Parking problems in Broadway-Flushing 1

A car sits on pavers in a yard at 35-28 163 St. in Broadway-Flushing. The Department of Buildings issued a violation for noncompliance with residential area parking regulations at the house, which along with two other locations has caused concern among homeowners.

Just as President Eisenhower worried about the “falling domino” principle that would spread Soviet influence in Indochina, Maria Becce of the Broadway-Flushing Homeowners Association is concerned that a few instances of illegal parking practices in her neighborhood will become widespread.

“One house does it and it’s a domino effect,” she said. “We have three active complaints; one seems to have been resolved. We don’t want it to be 30.”

Broadway-Flushing, with its well-preserved Tudor Revival homes and cavernous lawns, is a rare breed of Queens neighborhood. With a large portion of it protected by the Rickert-Finlay Covenant, a deed restriction that limits homes to single-family usage that is not enforced by the Department of Buildings, the homeowners association must litigate to preserve the rule, and its members are vigilant about notifying city agencies and elected officials when they see misconduct of any kind in the neighborhood.

The DOB issued violations in October for the creation of an unpermitted parking pad at 35-69 168 St., an apartment building, according to a spokesman for the agency. Violations were also given for not complying with area parking regulations and work without a permit.

The agency also gave a violation at 35-66 165 St. for the illegal usage of the side yard as a parking lot in December. The Chronicle saw three cars in the property’s side yard on Wednesday.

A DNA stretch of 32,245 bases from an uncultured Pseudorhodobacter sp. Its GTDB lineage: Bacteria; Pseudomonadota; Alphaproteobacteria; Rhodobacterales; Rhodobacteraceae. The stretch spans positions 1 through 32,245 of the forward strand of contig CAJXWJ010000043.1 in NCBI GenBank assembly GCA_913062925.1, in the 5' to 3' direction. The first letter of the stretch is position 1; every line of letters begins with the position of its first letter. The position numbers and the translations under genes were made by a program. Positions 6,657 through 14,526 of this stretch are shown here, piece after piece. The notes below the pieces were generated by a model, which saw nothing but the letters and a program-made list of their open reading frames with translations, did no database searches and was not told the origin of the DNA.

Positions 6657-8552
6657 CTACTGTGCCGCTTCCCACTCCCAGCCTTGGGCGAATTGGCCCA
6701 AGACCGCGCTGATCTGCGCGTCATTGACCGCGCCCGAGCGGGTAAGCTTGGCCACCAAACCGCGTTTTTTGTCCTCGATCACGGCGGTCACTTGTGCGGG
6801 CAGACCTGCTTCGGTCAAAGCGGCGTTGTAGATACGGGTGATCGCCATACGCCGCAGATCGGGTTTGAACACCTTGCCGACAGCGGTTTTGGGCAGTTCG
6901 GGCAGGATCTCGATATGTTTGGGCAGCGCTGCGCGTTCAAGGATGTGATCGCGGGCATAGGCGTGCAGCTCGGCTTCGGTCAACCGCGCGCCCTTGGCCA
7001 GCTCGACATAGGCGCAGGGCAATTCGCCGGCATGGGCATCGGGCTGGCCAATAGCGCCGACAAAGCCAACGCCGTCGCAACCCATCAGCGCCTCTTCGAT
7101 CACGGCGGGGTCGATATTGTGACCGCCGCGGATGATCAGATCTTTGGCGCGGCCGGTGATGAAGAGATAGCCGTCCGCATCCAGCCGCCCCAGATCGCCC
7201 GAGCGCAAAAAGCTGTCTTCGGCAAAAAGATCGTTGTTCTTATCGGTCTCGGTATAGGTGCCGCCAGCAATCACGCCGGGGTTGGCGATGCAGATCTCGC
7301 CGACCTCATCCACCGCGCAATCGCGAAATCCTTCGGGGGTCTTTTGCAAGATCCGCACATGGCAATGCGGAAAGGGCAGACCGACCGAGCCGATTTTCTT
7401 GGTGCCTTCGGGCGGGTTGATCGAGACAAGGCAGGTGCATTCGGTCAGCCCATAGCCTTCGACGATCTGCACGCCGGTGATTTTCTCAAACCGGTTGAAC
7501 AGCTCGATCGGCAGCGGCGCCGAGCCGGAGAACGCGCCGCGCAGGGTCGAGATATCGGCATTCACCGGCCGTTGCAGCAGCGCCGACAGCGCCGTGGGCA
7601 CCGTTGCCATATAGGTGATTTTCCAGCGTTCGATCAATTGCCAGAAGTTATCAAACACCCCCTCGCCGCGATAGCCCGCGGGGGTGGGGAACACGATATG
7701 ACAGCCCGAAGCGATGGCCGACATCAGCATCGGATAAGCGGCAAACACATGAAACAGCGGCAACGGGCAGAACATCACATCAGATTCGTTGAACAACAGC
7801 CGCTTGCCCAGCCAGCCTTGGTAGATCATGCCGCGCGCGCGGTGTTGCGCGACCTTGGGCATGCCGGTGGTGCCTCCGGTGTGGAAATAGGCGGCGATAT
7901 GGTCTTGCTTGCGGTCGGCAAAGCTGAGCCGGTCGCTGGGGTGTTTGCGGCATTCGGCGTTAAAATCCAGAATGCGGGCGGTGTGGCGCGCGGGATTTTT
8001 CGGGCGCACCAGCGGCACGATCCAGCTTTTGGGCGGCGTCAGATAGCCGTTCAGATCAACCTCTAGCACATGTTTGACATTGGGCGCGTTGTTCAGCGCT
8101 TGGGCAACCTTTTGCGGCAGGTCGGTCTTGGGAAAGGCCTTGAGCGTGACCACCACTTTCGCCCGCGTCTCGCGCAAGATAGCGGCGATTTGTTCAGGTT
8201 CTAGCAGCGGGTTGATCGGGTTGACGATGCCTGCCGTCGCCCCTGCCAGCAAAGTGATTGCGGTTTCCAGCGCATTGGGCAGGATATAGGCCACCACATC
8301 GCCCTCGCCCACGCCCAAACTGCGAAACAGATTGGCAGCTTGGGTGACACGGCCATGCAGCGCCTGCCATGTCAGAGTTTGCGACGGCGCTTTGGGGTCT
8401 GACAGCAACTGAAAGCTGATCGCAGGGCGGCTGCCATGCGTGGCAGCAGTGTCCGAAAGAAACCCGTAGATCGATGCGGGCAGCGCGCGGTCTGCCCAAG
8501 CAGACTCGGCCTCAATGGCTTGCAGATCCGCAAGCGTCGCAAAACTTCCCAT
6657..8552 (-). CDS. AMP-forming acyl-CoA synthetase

And at 35-28 163 St., where a car was parked on pavers in the front yard when the Chronicle went to the site on Wednesday, the DOB issued a violation in October for not complying with a residential district’s parking regulations.

The owners of each of the buildings could not be reached for comment.

“This gentleman actually placed a sign in front of his house advertising being able to park on his property on the side yard,” Becce said of the house on 165th Street. “This homeowner was also sent a letter by the homeowners association’s attorneys. From what I gather, the cars are still there but he took the signs down.”

Becce added that she has not directly spoken with any of the homeowners.

According to the homeowners association president, Janet McCreesh, the owner of the house on 163rd Street “actually put down pavers over their front yard and has to go over the sidewalk to park there.” But Becce said that McCreesh is “putting the finishing touches on a letter to be sent within the next day or so.”

The problem of paving on driveways, according to Joseph Brostek, a member of the homeowners group, is not just aesthetic.

“It’s an environmental issue when you have people who are suddenly cementing over or bricking over what was a lawn,” he said. “I think you immediately recognize you’re affecting how rain gets absorbed into the ground. It affects runoff situations and you wind up with flooding in unexpected places.”

According to Community Board 7 Chairman Gene Kelty, the issues in Broadway-Flushing are not unprecedented in northeast Queens.

“We’ve had community groups complaining about parking on the sidewalk and parking on lawns,” he said, adding that installing pavers can lead to issues with stormwater. “It’s a quality of life issue.”

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